What is gamification?
I know, it’s a horrible word (invented in 2002) that should be consigned to the lexicographer’s dustbin! But it is used more and more in society and in fundraising. What does it mean?
In short, it’s about how to make mundane activities more engaging by turning them into games. You might say it’s about releasing your inner toddler.
It’s a concept that has become common place in areas of life such as exercise. For example, rowing machines can be really dull, but if you can catch gremlins by rowing at a the right speed to get the trap onto the right row of the screen, then it becomes interesting; how many gremlins can I catch in a 15 minute workout?
Gamification is mercilessly exploited by just about every wearable fitness monitor on the market; setting daily steps targets, weekly challenges, beating records and so on, with rewards such as halls of fame, leaderboards or virtual stickers/badges that have absolutely no intrinsic value at all.
Some versions of gamification introduce tangible rewards, such as the points you collect on your store loyalty cards or credit cards that have real cash or cash-equivalent value.
What makes gamification work?
There’s an increasing research evidence base for the psychology behind gamification. what works and what doesn’t etc. To make it work you need to get three key elements to converge (to happen at the same time:
Users feeling motivated, e.g. by the possibility of reward.
Users believing that they have the ability to accomplish the task.
Creating triggers for users to complete key actions (e.g. by asking/prompting them to do so).
Introduce gamification to your fundraising
While there have been elements of gamification in fundraising for decades (setting targets for fundraising or for physical challenges), it’s an approach that has really started to take off in the last few years, particularly to reinvigorate some old ideas.
Take the Cycling Down Dementia challenge run by Alzheimer’s Research UK, for example. At one level it’s a simple winter cycling challenge; a target of 300 or 1000 miles to be cycled over three winter months, please sponsor me (yes, please sponsor me because I am doing this one myself, just click here for my sponsorship page). By introducing league tables of the top 10 fundraisers and the top 10 cyclists (in terms of distance travelled) and by offering freebies if certain targets are met, it becomes more engaging and pushes participants to try harder. The fundraising page even includes functionality to show the routes you have cycled with distances and times so your supporters can see you really are doing it.
Simple tools like these, or even just including a progress bar or counter on your fundraising page, can really motivate people to help you meet your fundraising goal. Introducing competition between fundraisers or teams (when done right) can increase donations and the sense of fun for participants. For corporates the chance to have the company name on the leaderboard for a little extra publicity never hurts. You can even create virtual teams amongst participants who have never met each other.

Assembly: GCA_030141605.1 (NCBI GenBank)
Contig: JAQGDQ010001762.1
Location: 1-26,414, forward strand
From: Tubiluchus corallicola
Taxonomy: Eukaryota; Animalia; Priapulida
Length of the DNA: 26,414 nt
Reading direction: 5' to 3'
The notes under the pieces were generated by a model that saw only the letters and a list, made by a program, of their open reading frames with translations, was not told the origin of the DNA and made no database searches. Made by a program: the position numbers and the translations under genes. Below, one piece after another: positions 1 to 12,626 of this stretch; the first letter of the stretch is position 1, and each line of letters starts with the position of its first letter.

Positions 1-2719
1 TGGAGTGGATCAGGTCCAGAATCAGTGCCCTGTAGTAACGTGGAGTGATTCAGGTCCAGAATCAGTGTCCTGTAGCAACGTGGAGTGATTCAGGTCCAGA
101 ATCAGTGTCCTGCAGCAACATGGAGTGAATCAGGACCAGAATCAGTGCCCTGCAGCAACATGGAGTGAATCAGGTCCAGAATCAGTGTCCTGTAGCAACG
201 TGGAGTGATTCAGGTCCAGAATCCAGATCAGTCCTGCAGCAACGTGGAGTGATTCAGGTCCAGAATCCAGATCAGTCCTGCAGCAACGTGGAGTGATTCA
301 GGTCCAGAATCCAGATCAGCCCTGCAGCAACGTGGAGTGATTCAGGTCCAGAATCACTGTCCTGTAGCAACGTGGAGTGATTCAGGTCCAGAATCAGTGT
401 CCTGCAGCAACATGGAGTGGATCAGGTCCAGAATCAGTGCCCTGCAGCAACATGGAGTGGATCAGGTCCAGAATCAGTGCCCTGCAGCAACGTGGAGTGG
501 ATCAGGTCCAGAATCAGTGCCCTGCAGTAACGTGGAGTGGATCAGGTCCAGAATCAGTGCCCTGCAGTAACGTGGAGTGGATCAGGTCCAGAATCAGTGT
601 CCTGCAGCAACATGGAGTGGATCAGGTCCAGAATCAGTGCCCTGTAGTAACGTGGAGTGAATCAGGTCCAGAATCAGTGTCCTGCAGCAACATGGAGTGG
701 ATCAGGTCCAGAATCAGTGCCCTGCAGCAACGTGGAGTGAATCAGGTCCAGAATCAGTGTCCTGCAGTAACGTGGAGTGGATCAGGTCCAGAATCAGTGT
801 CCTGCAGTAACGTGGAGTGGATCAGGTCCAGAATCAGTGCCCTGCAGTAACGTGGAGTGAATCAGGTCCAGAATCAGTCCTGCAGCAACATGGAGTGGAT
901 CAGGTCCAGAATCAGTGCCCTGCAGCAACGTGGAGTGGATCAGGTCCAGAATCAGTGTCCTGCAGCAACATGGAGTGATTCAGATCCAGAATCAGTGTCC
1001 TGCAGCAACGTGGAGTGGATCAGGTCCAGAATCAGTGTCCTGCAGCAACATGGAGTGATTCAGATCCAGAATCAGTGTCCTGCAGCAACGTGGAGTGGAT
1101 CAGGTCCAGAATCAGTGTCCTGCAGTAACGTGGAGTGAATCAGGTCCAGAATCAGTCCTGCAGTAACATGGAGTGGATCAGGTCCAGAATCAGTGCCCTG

Of course these ideas aren’t new, there’s no difference between the online progress bar and the thermometer coloured in by the vicar as the church roof appeal inches towards its fundraising goal, it’s just that psychologists have recently called is gamification!
Perhaps more significantly, the advent of social media in the last decade offers a really powerful way to magnify the effect of gamification on both donor and participant motivation. You can even offer rewards (points/badges etc) for social media sharing. Incorporating social sharing into the competitive or challenge/reward elements of fundraising encourages people to reach out into their social networks, which in turn can bring in more donations and increase the publicity value of challenge fundraising. It can also help build a sense of community amongst participants and beyond.
The downsides to gamification
A few words of warning about the drawbacks:
Over-gamification can distort motives, taking your audiences’ focus away from your cause to focus too much on the game/rewards.
Too much competition can lead to aggression and poor behaviour from some participants; care is needed to find the right balance.
Keep it as simple as possible, or at least make sure that the costs of complexity are justified by the increased income and/or publicity. It is worth including some metrics into your campaign such as page visits/views, clicks, new users, etc. to check that your approach is engaging people better (and not turning them off).
You also need to be careful about offering rewards that have a real monetary value. That can turn off donors (for example if they feel the person doing the challenge is only doing it for the freebie), and if the reward is too valuable it can become a taxable transaction and get you into some tax difficulties.
All that said, there is no doubt that done well it can make a big difference to the performance of fundraising campaigns. It can even develop further into fundraising directly through game playing (but that’s a whole different blog).
If you would like to discuss whether and how gamification could be used in your fundraising we'd be delighted to hear from you. Simply contact us at email@example.com to arrange free initial telephone discussion.